The following day, Doctor Goodfellow, assisted by Doctor Henry Matthews removed four inches of Virgil's humerus. The arm was saved, yet it was functionally useless ever after.

A brief history of amputation
The word amputation comes from the Latin amputare, meaning 'to cut away.' Surgical amputations were performed as far back as the days of Hippocrates, the father of medicine, in the 5th century BC.  Amputation of limbs was performed due to battle injury or after severe accidents.

In the 16th century the French military surgeon Ambroise Pare introduced the technique of ligation of blood vessels instead of artery with hot irons. This dramatically reduced the torrential loss of blood that was often fatal.

Wilhelm Fabry, regarded as the father of German surgery  was the first to emphasise the importance of amputating through healthy, rather than diseased tissue. He used cautery and also 'weapon salve'. This involved applying a salve to the weapon that caused the wound, not the weapon itself. It was based on 'sympathetic magic,' the belief that treating the blade that made the wound would cure the wound. Although it seems ridiculous to us, yet he achieved surprisingly good results, or at least results better than those surgeons who applied medication to the wounds after they had operated.  The reason of course is that he wasn't putting poisons and further bacteria into the wounds.

In 1674 the tourniquet was introduced, which allowed surgeons more time, and gave them the opportunity to work in a relatively bloodless field. This is of inestimable value, since surgeons could identify anatomical structures more accurately. 

To operate or not
Surgeons were of great value in wars, yet the experience of the British surgeons during the Crimea War (1853-1856) brought up the question of whether it was better to operate or not. That is, whether to adopt a conservative approach, or the dramatic one of surgery. The infection rate was extremely high as was the mortality rate after amputation. The British Surgeon General Guthrie advised against amputation except where the limb had been struck by a cannon ball. Nonetheless, individual surgeons operated and removed limbs when bones had been shattered by the Minie ball, the bullet that was to prove so effective in the Crimea and in the Civil War.

During the Civil War Dr D.D. Slade wrote a pamphlet that encouraged the orthodox view that amputation should be done immediately where there was great laceration of skin, or where there was a compound fracture (bone protruding through the skin), with splintering of the bone.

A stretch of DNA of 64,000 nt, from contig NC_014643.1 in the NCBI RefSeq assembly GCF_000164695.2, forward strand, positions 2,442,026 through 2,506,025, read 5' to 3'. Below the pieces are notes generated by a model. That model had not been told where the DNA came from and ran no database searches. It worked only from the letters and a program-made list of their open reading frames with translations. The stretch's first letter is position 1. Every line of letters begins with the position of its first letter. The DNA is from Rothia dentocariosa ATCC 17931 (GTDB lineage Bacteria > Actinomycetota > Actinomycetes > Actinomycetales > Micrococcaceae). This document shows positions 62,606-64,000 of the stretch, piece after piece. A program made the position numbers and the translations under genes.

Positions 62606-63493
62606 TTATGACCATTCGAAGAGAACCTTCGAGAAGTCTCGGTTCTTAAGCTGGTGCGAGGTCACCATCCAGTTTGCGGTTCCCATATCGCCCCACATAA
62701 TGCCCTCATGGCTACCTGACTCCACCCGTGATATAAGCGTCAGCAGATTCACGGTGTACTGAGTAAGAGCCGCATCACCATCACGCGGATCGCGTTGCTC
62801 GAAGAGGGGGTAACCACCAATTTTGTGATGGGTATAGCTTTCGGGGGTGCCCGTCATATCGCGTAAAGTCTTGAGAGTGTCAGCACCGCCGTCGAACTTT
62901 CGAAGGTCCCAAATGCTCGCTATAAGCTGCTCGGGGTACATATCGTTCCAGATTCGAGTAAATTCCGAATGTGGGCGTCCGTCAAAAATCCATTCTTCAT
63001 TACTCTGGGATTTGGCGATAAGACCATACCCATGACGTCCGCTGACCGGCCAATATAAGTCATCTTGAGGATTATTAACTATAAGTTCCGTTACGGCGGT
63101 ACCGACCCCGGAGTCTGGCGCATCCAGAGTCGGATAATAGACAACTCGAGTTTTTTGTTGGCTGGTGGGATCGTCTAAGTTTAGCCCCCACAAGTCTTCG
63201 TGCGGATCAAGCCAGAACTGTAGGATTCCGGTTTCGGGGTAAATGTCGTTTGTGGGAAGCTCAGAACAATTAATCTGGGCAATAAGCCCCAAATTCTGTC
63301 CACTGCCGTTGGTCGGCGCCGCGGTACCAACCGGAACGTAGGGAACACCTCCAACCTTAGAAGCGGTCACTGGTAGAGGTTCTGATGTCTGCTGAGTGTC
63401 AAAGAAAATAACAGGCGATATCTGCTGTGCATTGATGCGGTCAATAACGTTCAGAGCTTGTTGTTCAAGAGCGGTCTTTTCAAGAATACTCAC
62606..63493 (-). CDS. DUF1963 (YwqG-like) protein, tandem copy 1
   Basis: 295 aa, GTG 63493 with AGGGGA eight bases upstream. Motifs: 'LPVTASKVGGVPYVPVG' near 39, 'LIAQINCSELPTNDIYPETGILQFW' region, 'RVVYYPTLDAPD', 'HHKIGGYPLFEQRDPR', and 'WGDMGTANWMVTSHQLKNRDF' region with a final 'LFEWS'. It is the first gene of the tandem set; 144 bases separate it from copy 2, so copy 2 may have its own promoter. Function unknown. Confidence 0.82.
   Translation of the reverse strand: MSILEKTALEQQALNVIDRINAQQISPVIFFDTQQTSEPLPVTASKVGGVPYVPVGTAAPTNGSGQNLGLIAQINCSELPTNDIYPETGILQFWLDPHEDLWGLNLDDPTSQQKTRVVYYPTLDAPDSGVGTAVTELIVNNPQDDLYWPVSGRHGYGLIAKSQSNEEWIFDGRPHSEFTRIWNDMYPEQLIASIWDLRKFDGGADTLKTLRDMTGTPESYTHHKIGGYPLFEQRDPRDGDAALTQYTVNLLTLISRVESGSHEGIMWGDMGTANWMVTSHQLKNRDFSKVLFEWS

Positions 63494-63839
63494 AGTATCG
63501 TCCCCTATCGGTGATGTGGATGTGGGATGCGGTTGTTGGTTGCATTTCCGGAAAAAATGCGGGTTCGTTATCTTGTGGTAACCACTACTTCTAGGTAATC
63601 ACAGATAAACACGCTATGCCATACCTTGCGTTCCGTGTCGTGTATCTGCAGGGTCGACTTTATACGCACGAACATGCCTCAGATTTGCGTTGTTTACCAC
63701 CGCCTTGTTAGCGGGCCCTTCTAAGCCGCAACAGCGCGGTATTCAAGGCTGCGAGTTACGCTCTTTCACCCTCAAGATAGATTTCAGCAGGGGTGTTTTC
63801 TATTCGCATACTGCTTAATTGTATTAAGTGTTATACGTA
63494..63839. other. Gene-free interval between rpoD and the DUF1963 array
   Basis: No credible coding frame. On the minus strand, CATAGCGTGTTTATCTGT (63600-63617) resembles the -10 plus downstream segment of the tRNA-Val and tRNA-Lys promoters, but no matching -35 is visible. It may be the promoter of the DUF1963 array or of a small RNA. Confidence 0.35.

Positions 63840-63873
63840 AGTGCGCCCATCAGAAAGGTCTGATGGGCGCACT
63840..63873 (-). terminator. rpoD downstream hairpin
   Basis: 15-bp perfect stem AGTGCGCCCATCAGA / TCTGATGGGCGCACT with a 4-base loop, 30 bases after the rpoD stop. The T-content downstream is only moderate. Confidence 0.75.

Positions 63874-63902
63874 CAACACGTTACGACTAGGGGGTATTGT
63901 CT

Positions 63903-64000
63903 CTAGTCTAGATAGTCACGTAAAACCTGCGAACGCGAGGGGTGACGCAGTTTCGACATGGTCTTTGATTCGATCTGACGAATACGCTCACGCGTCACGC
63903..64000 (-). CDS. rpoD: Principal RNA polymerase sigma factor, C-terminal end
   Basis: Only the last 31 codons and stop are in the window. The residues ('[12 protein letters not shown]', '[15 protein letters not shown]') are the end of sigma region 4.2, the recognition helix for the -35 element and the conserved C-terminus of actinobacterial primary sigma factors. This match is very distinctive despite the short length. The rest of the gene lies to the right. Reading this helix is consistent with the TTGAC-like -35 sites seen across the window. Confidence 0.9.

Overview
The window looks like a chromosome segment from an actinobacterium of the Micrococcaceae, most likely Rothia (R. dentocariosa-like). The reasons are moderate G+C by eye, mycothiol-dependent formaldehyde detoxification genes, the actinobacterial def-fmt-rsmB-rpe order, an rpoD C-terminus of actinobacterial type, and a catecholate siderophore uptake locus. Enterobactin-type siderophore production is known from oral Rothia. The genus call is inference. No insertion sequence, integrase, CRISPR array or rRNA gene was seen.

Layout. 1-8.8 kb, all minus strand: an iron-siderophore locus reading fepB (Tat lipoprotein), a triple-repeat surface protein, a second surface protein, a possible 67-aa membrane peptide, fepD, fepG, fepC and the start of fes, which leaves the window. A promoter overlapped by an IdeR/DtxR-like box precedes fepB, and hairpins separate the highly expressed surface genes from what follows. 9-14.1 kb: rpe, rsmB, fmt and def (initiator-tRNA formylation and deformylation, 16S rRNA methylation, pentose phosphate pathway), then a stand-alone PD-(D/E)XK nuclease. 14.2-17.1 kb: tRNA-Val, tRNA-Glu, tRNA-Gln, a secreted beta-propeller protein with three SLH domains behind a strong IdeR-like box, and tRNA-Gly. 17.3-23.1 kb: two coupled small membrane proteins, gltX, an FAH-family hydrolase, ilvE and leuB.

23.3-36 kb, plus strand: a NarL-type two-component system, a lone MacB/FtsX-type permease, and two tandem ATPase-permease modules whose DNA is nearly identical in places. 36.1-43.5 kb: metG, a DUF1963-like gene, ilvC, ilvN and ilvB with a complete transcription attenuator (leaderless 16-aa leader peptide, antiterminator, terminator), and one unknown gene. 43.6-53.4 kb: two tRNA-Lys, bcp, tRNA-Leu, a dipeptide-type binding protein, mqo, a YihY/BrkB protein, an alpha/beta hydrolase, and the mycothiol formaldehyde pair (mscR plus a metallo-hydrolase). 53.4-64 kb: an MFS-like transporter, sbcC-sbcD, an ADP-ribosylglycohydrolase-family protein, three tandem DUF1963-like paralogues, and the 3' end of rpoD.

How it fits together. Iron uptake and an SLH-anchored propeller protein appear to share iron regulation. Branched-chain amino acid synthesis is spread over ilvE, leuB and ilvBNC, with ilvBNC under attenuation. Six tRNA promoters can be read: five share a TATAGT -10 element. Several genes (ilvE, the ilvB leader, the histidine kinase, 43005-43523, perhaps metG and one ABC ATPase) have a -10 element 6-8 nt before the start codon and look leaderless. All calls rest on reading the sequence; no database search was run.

The germ theory had not been propounded at that time, so surgeons themselves often introduced infections. Instruments may have been merely wiped or washed, but not adequately sterilised (for there was not thought to be any necessity to do so). Added to this there was the problem of operating on men who may have been weakened by stress, disease or scurvy.

The Army position changed several times as the War went on. At the beginning, doctors from all sorts of disciplines were recruited, and only  a few had adequate surgical experience. They all had a baptism of fire and those that had little experience soon gained it. Amputations increased. The further the War progressed, the attitude changed again, with many surgeons adopting the conservative approach, to try to save the limb.

During the Civil War over seventy per cent of wounds involved the upper or lower limbs.

Circular or Flap operation?
Another debate that ran throughout the War was which type of amputation operation to use. The older method was called the 'circular' operation. This involved using a tourniquet and making a circular incision around the limb, cutting through the skin and the fascia. An assistant then retracted the skin and the surgeon made a further circular cut close the skin incision and went through all of the muscles to the bone. The amputation was then done, involving ligature of vessels, retraction of tissues and sawing through bone. The muscles were then drawn over the end and the skin brought down and strapped with adhesive, rather than sutured.

The newer method was the 'flap' operation. This had been developed in the previous century by William Cheselden (1688-1752), an English surgeon. This was favoured by sixty per cent of surgeons. It involved sacrificing more bone, but it gave a better stump, albeit it needed a large wound. Essentially, an oblique incision was made, so that a skin flap could be created in order to give better closure and better stump protection. It was also a faster operation and seemed to produce less post-operative pain. The skin was closed with interrupted sutures about an inch apart. Sometimes wire was used and sometimes silk. There were also single flap and double flap operations.

Phantom limb pain